I created a typical open, fruit tart with a vanilla confectioners custard on the base, just the way you see them in French patisseries. If you never made real custard, please do! It’s easy and light years away in flavour from tinned powdered variety. I love this style of sweet which is just as good for breakfast as tea or, as last night at our place, a supper party dessert.
All images © Liz Ayling 2013
- 130g plain flour
- 60g polenta or semolina
- 80g unsalted butter
- 3-4 tbsps cold water
- 3 medium egg yolks
- 50g caster sugar
- 20g cornflour
- 250ml fresh whole milk
- 1 tsp top quality vanilla essence
- ½ vanilla pod, seeds scraped out
- around ½ kilo of stone fruit (plums, apricots etc), halved or quartered and stones removed
- 2 tsps sugar to sprinkle over tart before baking
- zest of a lemon, to dot on top before baking, if desired.
- Preheat oven (fan) to 180°C
- Make pastry by rubbing the fat into the flour and polenta/semolina til it resembles fine bread crumbs. Add the water, mixing the flour with a palate knife til it forms large clumps and then knead a little by hand to form a smooth ball. Flatten slightly into a disc, wrap in cling film and chill for an hour.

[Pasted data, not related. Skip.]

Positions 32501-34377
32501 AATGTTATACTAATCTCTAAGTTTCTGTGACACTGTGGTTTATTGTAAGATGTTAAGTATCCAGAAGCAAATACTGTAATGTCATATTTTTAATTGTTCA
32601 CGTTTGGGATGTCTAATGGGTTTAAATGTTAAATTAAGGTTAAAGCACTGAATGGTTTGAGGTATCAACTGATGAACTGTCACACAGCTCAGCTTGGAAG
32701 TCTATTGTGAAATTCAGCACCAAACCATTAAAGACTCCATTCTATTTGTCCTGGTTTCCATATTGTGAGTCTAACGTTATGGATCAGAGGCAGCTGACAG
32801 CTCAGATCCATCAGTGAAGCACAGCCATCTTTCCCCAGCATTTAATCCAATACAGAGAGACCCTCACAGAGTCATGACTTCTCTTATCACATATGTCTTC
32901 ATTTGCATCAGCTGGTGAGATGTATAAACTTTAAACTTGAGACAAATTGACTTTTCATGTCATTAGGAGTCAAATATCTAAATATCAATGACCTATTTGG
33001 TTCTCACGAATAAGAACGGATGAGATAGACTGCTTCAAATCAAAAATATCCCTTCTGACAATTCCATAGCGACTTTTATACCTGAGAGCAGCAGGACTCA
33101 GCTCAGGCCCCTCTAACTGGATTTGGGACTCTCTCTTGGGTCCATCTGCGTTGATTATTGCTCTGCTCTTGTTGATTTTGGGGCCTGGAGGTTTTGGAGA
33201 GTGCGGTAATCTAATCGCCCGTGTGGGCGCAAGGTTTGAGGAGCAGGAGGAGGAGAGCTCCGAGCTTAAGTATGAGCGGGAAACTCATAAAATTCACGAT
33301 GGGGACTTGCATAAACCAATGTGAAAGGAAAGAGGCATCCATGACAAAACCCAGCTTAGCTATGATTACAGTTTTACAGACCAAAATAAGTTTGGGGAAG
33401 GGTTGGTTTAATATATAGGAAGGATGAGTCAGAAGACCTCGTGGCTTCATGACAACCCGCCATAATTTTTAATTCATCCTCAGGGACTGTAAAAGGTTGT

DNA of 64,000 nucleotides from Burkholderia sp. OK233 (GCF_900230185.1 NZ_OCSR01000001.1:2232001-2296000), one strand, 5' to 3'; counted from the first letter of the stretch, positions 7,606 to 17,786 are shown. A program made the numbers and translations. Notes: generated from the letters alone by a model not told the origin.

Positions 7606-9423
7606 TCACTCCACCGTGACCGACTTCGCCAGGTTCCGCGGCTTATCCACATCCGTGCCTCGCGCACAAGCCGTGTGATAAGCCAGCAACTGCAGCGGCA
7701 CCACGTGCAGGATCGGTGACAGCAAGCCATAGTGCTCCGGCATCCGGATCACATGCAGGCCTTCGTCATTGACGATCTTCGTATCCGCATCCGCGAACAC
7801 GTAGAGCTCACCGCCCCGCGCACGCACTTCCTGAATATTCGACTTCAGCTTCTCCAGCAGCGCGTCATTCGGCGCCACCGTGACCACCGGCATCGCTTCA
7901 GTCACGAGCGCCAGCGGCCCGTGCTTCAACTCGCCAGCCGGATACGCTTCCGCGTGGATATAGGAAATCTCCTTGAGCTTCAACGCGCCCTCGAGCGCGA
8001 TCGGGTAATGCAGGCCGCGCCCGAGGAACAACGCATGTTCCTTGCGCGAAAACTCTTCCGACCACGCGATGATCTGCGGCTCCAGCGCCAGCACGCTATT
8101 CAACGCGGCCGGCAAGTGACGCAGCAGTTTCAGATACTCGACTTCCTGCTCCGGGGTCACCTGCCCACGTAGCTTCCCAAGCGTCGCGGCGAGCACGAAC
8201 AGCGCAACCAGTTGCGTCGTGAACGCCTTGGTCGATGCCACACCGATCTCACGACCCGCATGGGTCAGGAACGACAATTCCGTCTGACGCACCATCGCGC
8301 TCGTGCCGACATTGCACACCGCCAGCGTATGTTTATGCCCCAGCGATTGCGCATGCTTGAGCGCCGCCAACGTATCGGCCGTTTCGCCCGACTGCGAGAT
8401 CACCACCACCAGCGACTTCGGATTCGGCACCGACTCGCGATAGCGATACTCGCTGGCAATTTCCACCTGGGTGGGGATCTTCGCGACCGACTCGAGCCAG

- Make custard for tart base: whisk the egg yolks and sugar til thickened and light in colour, then add the cornflour and vanilla essence and whisk in well. Bring the milk to the boil and pour in slowly in a thin drizzle into the egg mix, whisking briskly all the time to mix in well. Return the entire mixture to the pan and over a lower heat, whisk (or use a spatula) the egg custard until it just begins to thicken. Do not leave too long and scrap or whisk continually so it doesn’t burn or stick to the pan bottom. Remove from the heat and set aside to cool a little.